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It would take a two-hundred-page book to analyze the whole thing, but maybe I can do the first five and a half minutes (the first section) of the first movement. I have a tendency to be long-winded, but I’ll try and keep it brief (I doubt it).


Looking at the “big picture” form of this opening section, I would personally analyze this as a straightforward additive process, or additive form. If you don’t know what that is, I can try and explain.

Additive forms are usually associated in the modern era with composers of the Stravinskian style, although I don’t think Stravinsky did it that often. And I am not aware of any 12-tone composers using it. In the Contemporary Era it is used quite often in Minimalism as it works extremely well in that style. Jazz/funk and even pop music uses it too.
Anyway, there are two kinds of it. Horizontal/linear, and vertical/contrapuntal. This is what it is. The linear version takes a phrase in a single voice and then repeats it. After it repeats, it adds a new phrase. Then those two phrases repeat one after the other again, in the same order. Then a third phrase appears after that. Then all three repeat (keeping the same order) and the pattern continues: A, AB, ABC, ABCD, or if it were song lyrics it would be:

My name is John….then: My name is John. I like music…then: My name is John. I like music. I am a composer….and so on.
The vertical/contrapuntal version is when there are multiple voices, but they don’t do the horizontal thing above, what happens is this:
Voice 1 plays say, an 8 bar phrase. A.

Voice 1 repeats the same 8-bar phrase A as Voice 2 enters an 8-bar phrase B.

Then Voices 1 and 2 repeat their same phrases assigned to them A and B respectively while Voice 3 comes in with 8-bar phrase C.
And the pattern continues.


A……..A……..A……..
B……..B……..
C……..

The illustration for this would be the Jazz-rock standard Chameleon by Herbie Hancock as covered by a lot of bands. What you’ll often hear is the signature bass line start, then it repeats, but on the repeat, the drums enter, and then those two instruments repeat, but when they repeat, the guitar/keyboard comps the chords, those three repeat their parts together, but then the next time around the cycle, the melody comes in. Sometimes, you’ll hear it do the opposite on the outro. The instruments drop out on all the repeats one at a time until the bass is left on the last repeat.

Three points to keep in mind: this is not a fugue as the parts do not interchange with each other, and also each part must repeat over and over in its own voice (this is not free counterpoint, or a free layering of parts). And when a voice enters, it doesn’t stop and the line doesn’t carry somewhere else. An additive process is a unique thing.
Children’s songs usually use the horizontal version while everyone else, including classical music, usually use the contrapuntal kind. Schnittke is no exception. The section from the piece in question is a vertical/contrapuntal additive process.

So right at bar 1, the chimes at the beginning would be voice 1 playing material A (I will go into actual note analysis at a later time), then as each new voice enters, you see he marks the score with wavy lines of the voices already entered indicating the previous material from the previous section of that instrument is to be repeating/continued over the new material from the new instrument. Then that new instrument gets a wavy line on the repeat, etc., etc. Its an additive process. Note that each line is repeating its own material when each new voice enters and that no lines share material. Also note that when a voice enters, the line doesn’t stop and carry somewhere else. Hallmarks of additive form.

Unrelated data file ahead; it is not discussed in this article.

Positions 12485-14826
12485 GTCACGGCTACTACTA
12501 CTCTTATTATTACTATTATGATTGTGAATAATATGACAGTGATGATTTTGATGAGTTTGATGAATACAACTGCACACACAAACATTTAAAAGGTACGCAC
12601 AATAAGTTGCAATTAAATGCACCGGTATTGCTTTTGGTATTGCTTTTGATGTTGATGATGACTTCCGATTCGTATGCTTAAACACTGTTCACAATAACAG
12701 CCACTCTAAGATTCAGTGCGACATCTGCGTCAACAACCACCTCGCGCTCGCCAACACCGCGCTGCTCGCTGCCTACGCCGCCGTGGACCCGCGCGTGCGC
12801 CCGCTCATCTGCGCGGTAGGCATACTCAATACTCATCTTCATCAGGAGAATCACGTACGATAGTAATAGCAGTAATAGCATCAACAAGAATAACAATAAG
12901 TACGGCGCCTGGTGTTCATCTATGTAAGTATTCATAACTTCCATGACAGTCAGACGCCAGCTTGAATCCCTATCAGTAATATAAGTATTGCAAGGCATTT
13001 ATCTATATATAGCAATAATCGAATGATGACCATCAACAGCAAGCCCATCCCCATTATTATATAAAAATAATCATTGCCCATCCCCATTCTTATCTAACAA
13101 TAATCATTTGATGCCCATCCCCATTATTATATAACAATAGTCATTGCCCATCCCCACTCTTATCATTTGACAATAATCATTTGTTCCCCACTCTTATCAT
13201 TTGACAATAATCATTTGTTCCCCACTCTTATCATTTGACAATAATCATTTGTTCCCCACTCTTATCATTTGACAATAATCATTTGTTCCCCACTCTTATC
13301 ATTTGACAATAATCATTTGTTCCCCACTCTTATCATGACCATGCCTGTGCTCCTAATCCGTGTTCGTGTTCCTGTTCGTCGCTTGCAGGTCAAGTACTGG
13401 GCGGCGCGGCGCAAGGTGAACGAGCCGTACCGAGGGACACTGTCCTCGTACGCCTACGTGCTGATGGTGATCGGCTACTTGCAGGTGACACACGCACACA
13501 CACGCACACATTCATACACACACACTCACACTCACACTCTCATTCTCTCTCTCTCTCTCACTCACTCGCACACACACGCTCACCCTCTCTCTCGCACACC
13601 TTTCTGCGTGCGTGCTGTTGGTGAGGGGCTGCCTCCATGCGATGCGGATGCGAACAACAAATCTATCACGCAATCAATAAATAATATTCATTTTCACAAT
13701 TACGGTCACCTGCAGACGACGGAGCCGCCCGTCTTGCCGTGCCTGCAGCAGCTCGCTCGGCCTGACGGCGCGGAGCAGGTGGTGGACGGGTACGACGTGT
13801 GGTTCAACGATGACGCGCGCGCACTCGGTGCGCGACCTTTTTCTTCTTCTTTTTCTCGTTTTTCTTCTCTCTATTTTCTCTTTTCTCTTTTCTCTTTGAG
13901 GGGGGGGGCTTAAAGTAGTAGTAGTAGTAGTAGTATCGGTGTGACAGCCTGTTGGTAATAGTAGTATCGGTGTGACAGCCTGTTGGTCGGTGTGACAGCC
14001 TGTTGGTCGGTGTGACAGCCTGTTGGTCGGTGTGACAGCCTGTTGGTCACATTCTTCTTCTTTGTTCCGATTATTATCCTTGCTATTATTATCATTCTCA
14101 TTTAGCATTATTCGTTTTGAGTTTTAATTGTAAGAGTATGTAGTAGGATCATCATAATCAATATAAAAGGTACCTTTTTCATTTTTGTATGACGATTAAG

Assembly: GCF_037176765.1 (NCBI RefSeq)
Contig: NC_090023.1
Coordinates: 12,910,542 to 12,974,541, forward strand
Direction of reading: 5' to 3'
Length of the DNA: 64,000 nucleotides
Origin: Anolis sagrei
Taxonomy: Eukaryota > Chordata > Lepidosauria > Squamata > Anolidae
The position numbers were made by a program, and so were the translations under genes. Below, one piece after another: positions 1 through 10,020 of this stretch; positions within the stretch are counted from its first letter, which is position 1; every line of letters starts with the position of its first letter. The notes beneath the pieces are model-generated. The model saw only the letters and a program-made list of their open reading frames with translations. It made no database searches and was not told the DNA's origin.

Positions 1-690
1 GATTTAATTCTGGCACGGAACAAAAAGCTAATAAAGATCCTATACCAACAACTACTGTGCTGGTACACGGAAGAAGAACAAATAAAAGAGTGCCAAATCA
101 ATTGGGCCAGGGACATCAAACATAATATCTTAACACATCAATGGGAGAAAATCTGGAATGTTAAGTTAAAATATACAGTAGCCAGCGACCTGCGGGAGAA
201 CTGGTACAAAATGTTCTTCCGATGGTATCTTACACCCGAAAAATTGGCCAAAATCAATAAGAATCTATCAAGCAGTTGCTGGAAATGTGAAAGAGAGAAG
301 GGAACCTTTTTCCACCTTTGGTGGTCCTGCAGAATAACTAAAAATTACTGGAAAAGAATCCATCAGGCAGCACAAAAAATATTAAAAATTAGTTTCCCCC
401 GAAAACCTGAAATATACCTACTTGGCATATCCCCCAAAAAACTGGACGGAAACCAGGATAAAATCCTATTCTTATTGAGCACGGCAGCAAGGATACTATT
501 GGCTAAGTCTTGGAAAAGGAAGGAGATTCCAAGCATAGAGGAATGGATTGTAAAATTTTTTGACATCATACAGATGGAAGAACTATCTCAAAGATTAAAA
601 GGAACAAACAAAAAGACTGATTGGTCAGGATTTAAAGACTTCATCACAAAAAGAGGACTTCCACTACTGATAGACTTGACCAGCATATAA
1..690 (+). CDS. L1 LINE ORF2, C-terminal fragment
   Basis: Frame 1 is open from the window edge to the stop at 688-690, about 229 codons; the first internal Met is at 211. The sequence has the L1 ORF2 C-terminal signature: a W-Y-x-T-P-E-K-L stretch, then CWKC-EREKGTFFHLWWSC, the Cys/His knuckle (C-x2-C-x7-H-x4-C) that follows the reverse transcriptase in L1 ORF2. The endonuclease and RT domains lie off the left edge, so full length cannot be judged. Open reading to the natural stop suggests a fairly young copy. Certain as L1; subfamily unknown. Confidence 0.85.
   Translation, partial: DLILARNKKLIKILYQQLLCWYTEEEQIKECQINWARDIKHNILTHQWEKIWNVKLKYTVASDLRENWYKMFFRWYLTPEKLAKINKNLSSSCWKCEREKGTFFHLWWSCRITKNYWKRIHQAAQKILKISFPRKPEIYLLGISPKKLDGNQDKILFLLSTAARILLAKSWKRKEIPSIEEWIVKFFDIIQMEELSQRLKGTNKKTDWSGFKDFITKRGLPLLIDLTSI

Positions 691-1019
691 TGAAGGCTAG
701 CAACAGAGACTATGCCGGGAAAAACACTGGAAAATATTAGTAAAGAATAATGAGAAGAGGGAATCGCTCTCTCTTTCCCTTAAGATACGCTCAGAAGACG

Notice how this was composed with expert craftmanship, if you don’t mind me saying so and shoehorning in my hobbyhorse. What I mean is this. If the goal was to get to the 5 minute texture, because maybe that what he heard in his ear or had in his head, what would have been an audience reaction if you started at the 4:30 or 5:00 mark? It would sound like noise, and wouldn’t make any sense. It’s a mess.

I love how the audience applauds at the end of this section at the beginning of this movement!!! It’s because of what he did. He made it work. What he did was lead up to and progress to the “chaos” or “cacophony” logically and by a pattern, so that a listener can follow it coherently and make audible sense from it. It was the additive form. Each voice did not change, either orchestration-wise (every instrument kept playing to the end), and it repeated its material as each new layer entered. It’s extremely smooth, patterned, with a sense of predictability, yet there’s excitement in what is going on. He is essentially “spoon-feeding” the audience the music so the complexity at the end seems inevitable.
It's like what I always say about taking principles of the past in order to write competent music today. Such as in counterpoint. Counterpoint is similarly used as above. An audience will generally accept almost any kind of harmony, dissonant or otherwise, any kind of tonality (quartal, pandiatonic, even microtonal), if the counterpoint is logical and crafted well (not referring to style). This is what we have learned from the past (i.e., Chopin and others).